Matthew 12:12 How much better then is a man

Greek : 

Literal Verse: 

How much, really, does a man differ from a sheep? Therefore, it is allowed on the Sabbath beauty to produce. 

KJV : 

Matthew 12:12 How much then is a man better than a sheep? Wherefore it is lawful to do well on the sabbath days.

Interesting and Hidden Aspects: 

It is easy to miss the inherent humor here. The verse begins with a question. The answer can be "a lot" or "very little", but both answers make Christ's point. The fact that there are two answers is funny. 

"Is better than" is a verb that means "to carry over", "to be different from," and "to quarrel." Here, the "be different from" meaning is the strongest.

The Greek word translated as "therefore" primarily means :"certainly" and "really". This word creates the humor, indicating that there isn't that much difference. 

"A" man" is the Greek word for "man" and, in the plural, "people". 

"A sheep" is Christ's symbol for his followers. The Greek word refers to any domesticated animal.

The "wherefore" here is a different adverb from the one above. Its primary meaning is "therefore", expressing the result of a thing, 

"Lawful" is a verb, which means "it is possible" and "it is allowed." It generally refers to something within someone's power, or, in this case with the negative, something outside of someone's power. It is a rare word, but we saw it used recently in Matthew 12:4.

The Greek word translated as "to do" has the primary meaning of "making" or producing" something or "causing" or "rendering" as service.

The word translated as "good" means "beautiful," "noble," or "of good quality." See this article on the real Greek meaning of the terms translated as "good" and "evil."


The phrase "how great is a man [compared with] a sheep?" also means "how different is a man [from] a sheep.

Related Verses: 

Greek Vocabulary: 

πόσῳ" (adj sg masc dat) How much" is from posos) which means "of what quantity," [in distance] "how far." [of number] how far," [of time] "how long," [of value] "how much", "how great", "how many," and "how much."

οὖν (adv) "Therefore" is from oun, which means "certainly", "in fact", "really", "in fact," "so" and "then" (continuing a narrative), and "then" and "therefore."

διαφέρει (3rd sg pres ind act) "Is...better than" is from diaphero, which means to "carry over or across", "carry from one to another", "go through life [of Time]", "bear through", "bear to the end", "go through with", "carry different ways", "spread...fame abroad", "tear asunder," "defer or reserve for judgment", "differ", "make the difference", "to be of importance", "have an interest at stake," "prevail", "quarrel," "struggle", "come between", "intervene," and, Pass. "be at variance and maintain on the contrary." quarrel." When uses as a noun, "that which makes a difference", "the difference," and "the odds.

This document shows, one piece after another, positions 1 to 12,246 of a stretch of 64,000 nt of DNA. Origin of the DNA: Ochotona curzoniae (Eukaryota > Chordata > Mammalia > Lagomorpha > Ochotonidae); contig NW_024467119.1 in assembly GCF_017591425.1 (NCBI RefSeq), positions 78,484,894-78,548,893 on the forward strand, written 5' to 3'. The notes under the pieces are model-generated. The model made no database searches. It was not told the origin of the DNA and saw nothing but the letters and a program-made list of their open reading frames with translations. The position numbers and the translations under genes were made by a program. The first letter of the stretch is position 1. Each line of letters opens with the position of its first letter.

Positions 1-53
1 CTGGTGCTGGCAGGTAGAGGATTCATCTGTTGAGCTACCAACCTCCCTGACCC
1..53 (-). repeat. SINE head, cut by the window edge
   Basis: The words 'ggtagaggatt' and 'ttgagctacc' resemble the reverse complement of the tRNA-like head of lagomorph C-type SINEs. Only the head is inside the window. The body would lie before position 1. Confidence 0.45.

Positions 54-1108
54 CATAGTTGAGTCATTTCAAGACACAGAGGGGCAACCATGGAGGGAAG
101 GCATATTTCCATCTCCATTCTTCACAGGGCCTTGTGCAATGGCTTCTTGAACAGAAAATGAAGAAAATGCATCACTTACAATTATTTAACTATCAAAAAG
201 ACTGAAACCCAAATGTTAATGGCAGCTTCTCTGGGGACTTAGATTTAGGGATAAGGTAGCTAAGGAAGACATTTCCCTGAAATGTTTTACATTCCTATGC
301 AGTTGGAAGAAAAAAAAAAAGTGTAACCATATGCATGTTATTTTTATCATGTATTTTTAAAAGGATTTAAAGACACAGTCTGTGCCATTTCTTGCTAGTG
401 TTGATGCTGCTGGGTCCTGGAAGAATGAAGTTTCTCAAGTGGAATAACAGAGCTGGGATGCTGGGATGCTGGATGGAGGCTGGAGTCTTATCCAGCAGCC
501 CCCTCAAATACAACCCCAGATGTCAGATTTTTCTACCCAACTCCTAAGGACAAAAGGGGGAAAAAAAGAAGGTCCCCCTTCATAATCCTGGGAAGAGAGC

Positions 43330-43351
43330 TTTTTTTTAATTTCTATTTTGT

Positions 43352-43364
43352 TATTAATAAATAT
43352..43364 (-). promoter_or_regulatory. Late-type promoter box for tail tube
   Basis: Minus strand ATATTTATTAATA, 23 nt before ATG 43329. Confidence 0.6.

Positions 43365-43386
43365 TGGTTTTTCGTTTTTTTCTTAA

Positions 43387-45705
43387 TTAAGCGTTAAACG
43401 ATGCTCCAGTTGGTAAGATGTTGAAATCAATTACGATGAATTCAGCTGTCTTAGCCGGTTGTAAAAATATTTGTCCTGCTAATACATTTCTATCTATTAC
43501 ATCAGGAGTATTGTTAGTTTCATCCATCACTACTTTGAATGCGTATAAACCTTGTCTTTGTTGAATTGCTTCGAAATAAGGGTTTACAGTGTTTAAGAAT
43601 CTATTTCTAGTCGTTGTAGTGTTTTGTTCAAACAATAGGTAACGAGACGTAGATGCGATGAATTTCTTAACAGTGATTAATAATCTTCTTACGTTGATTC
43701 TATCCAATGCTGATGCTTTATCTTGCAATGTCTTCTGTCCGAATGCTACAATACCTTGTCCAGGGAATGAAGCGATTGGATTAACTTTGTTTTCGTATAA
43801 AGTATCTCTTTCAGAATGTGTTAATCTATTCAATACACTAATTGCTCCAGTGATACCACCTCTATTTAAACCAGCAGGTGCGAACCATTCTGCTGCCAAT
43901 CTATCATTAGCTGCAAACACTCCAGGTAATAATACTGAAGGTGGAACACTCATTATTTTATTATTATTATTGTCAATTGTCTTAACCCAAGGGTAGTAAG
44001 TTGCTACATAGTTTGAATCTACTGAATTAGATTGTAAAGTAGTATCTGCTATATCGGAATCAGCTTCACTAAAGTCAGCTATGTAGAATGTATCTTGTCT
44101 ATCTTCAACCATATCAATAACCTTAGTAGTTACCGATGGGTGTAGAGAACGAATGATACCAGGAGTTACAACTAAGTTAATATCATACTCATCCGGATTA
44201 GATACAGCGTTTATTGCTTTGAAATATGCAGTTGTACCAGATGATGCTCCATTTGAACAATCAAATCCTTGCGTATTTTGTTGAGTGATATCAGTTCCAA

ἄνθρωπος (noun sg masc nom ) "A man" is from anthropos, which is "man," and, in plural, "mankind." It also means "humanity" and that which is human and opposed to that which is animal or inanimate.

προβάτου. (noun sg neut gen) "Sheep" is from probaton, which means any domesticated four-footed animal, "sheep", "cattle", "herds," and "flocks.

ὥστε (adv)  "Wherefore" is from hoste, which marks the power or virtue by which one does a thing, "as being", "inasmuch as," expresses the the actual or intended result of the action in the principal clause: "as", "for," implying "on condition that," at the beginning of a sentence, to mark a strong conclusion, "and so", "therefore," and with subj. "in order that."

ἔξεστιν (3rd sg pres ind act) "It is l awful" is from exesti, which means "to be allowed", "is possible," and, in the passive, "to be in one's power."

τοῖς σάββασιν (noun sg masc dat) "The Sabbath " is from sabbaton, which means "Sabbath", "seven days of week," and "first day of week."

καλῶς (adj pl masc acc) "Good" is from kalos, which means "beautiful", "good", "of fine quality", "noble," and "honorable." It is most often translated as "good" juxtaposed with "evil" in the New Testament, but the two ideas are closer to "wonderful" and "worthless", "noble" and "base."

ποιεῖν. (verb pres inf act) "Do" is from poieo, which means "to make", "to produce", "to create", "to bring into existence", "to bring about", "to cause", "to render", "to consider," "to prepare", "to make ready," and "to do."

Front Page Date: 

Jul 22 2017